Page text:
President Muhammadu Buhari and his South African counterpart, Cyril Ramaphosa on Thursday in Pretoria, South Africa endorsed the establishment of an Early Warning Mechanism as a preventative and monitoring platform against the recurrence of attacks.
Nigeria’s Ministry of Foreign Affairs made this known in a joint communique issued in Pretoria following the State visit of President Buharito South Africa.
News Agency of Nigeria (NAN) reports that the visit which was on the invitation of Ramaphosa also coincides with the inaugural session of the elevated Bi-National Commission (BNC) between Nigeria and South Africa.
In the communique, both Presidents condemned the recent violent incidents and destruction of property and reiterated their call for heightened law enforcement.
They stressed the importance of high level engagements on this unfortunate phenomenon as demonstrated by the reciprocal dispatch of Special Envoys by both countries.
To this regard, the two Presidents endorsed and directed the two Foreign Ministers of both countries to give practical expression to the Early Warning Mechanism to be used as a preventative and monitoring platform.
President Ramaphosa briefed President Buhari on the recent incidents of violence in South Africa affecting foreign nationals, alluding that these unfortunate incidents were not consistent with the values and principles underpinning South Africa’s constitutional democracy.
“Ramaphosa also dispelled the notion that incidents of violence affecting foreign nationals were targeted at Nigerian nationals, as other foreign nationals and indeed South Africans were affected as well.
“He assured Buhari that the South African Government was fully in control of the situation and several interventions including engagements with diplomatic community and émigré communities, security operations, policy and legislation reviews were underway.
“Both Presidents strongly condemned the attacks against foreign nationals including Nigerians in South Africa and the reprisal actions against South Africans and their interests in Nigeria, expressing strong commitment to stop a recurrence.
“Which they said undermine the vision of a strong and prosperous Africa that the two countries have for the continent.
“The two Presidents further endorsed the reestablishment of the Republic of South Africa and the Federal Republic of Nigeria consular Forum to meet twice a year”, the communiqué stated.
Presidents Buhari and Ramaphosa further reviewed a wide range of bilateral, continental and global issues of common interest.
They acknowledged the historical and strategic relations that exist between the two countries, and the need to further strengthen the ties of friendship and cooperation.
Both Presidents noted with satisfaction the continued exchange of high level visits and meetings between the two countries, to which regard, they recalled the successful working visit of President Ramaphosa to Nigeria in July 2018.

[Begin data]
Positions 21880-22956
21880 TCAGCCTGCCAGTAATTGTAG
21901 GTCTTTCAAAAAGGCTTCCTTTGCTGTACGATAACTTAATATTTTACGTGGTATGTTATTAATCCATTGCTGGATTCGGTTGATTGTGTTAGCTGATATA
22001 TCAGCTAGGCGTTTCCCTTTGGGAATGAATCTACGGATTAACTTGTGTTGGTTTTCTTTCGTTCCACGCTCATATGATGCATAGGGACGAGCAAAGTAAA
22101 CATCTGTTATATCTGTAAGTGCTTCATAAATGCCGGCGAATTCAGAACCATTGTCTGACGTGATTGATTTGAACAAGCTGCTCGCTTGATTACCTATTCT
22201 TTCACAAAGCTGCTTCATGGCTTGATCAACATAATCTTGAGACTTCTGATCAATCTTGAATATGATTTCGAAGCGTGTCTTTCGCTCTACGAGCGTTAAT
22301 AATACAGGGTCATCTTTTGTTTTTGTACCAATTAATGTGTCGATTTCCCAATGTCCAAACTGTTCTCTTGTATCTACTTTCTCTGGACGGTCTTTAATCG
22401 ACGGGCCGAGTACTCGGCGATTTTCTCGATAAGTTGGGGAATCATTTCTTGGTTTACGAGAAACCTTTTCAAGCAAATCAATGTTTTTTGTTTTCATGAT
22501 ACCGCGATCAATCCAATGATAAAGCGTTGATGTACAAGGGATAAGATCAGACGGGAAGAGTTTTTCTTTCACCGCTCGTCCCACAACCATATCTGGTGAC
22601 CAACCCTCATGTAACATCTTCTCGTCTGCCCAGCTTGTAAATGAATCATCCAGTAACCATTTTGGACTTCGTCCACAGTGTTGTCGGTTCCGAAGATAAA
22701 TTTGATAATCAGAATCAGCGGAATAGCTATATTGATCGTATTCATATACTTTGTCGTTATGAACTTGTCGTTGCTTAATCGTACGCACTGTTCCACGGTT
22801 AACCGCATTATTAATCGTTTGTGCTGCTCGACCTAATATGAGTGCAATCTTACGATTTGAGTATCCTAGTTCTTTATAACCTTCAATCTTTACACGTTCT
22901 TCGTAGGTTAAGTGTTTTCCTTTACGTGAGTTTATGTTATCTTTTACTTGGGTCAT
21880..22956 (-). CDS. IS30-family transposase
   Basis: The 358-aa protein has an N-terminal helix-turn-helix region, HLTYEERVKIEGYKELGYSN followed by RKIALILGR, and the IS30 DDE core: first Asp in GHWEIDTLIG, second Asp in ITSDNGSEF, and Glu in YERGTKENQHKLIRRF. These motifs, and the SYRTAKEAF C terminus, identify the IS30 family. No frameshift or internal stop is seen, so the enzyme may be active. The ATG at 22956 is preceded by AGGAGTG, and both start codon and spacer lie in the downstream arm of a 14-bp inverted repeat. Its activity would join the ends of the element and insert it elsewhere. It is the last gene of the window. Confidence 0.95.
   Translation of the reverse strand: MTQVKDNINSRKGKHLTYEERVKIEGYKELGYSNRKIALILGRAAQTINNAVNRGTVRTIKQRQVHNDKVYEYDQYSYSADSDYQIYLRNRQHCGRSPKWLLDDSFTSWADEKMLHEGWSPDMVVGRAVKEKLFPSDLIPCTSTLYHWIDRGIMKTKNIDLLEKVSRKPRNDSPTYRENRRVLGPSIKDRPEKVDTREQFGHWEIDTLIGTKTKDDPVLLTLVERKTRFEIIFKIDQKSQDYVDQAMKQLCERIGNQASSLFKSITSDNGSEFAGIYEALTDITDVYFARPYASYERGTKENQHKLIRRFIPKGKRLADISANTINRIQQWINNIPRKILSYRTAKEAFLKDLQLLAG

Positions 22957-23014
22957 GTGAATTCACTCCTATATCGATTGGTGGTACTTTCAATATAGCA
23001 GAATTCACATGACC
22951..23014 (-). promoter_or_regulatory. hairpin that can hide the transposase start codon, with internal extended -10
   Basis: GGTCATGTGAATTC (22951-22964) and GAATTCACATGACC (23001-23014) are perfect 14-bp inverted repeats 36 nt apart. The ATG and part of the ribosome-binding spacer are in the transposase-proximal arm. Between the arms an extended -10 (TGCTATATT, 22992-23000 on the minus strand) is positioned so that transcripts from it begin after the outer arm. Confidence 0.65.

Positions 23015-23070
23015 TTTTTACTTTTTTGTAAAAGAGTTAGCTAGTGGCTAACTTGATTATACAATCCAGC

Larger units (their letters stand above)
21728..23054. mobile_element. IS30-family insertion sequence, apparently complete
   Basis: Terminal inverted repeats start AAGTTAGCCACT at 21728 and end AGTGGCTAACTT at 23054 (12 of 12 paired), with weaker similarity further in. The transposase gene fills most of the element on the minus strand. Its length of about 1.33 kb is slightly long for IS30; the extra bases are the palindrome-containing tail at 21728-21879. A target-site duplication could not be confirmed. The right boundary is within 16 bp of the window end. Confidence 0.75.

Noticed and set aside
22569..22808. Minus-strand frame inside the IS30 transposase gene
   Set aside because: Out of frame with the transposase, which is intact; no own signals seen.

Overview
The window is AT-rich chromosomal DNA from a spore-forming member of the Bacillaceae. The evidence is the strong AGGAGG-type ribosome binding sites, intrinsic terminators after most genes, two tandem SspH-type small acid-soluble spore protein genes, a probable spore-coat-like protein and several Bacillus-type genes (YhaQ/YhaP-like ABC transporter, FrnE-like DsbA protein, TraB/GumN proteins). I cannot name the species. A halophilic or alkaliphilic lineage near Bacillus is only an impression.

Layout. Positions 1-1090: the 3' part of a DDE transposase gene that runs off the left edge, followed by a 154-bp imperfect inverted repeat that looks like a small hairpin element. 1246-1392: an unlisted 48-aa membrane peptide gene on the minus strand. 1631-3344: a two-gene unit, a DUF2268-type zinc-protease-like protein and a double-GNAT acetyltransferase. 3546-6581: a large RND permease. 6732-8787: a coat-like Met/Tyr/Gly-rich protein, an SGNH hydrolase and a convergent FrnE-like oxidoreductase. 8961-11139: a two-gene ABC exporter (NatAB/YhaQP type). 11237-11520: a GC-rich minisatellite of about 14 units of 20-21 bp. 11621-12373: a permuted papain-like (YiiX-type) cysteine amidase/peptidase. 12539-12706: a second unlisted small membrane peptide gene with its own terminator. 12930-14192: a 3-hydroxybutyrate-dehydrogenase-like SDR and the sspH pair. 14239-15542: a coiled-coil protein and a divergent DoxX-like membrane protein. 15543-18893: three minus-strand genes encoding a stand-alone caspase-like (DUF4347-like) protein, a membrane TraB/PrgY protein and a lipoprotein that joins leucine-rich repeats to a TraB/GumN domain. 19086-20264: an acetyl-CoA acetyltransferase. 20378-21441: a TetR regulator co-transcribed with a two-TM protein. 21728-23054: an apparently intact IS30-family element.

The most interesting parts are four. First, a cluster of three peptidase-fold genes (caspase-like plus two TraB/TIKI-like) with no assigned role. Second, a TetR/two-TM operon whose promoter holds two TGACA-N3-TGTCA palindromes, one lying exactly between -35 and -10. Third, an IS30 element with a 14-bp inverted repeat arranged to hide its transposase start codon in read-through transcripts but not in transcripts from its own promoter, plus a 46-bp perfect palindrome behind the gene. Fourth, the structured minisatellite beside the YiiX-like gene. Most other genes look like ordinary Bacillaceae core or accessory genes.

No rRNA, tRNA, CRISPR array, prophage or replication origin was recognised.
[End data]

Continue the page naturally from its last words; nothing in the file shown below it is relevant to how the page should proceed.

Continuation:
They recalled that during the visit, both Heads of State reaffirmed their collective desire and commitment to enhance political, economic and social relations between the two countries.
“They both appreciated the vast nature of the two countries’ bilateral cooperation which covers, amongst others; Trade and Investment, Energy, Mining, Defence and Security issues, Justice, Police, Immigration, Tourism, Environment, Education, transport as well as Science and Technology.
“In this regard, the two Presidents took note of the thirty two (32) signed Agreements and Memoranda of Understanding (MoUs).
“And committed themselves to ensuring that those which are in force are fully implemented while those which are not yet in force are to be revived for implementation.”
Also contained in the Communique, Buhari and Ramaphosa noted with great satisfaction the economic cooperation between the two Republics and welcomed the steps to increase trade volumes as well as private sector investments.
They welcomed the important role of the Business Forum, which took place on the margins of the State Visit.
Both Presidents further welcomed the decision to establish a Joint Ministerial Advisory Council on Industry, Trade and Investment which the inauguration meeting of the Council would hold not later than April 2020, in Abuja.
They explained that the Council is expected to serve as a critical vehicle in facilitating and promoting private sector participation in the economies of both countries.
Both leaders took note of the significant footprint of South African businesses operating in Nigeria in sectors such as telecommunications, mining, aviation, banking and finance, retail, property, entertainment and fast foods industries.
They also noted and welcomed the business activities of Nigeria’s small, micro and medium enterprises, as well as the investment of Dangote Sephaku Cement in South Africa.
They exchanged views on the current political, economic and security situation in their respective regions, expressing grave concern on the ongoing instability, terrorism and extremism in some of the countries on the Continent.
Both leaders reaffirmed their commitment to working together in pursuit of sustainable peace and economic development on the continent in the context of AU Agenda 2063 and the African Continental Free Trade Area Agreement.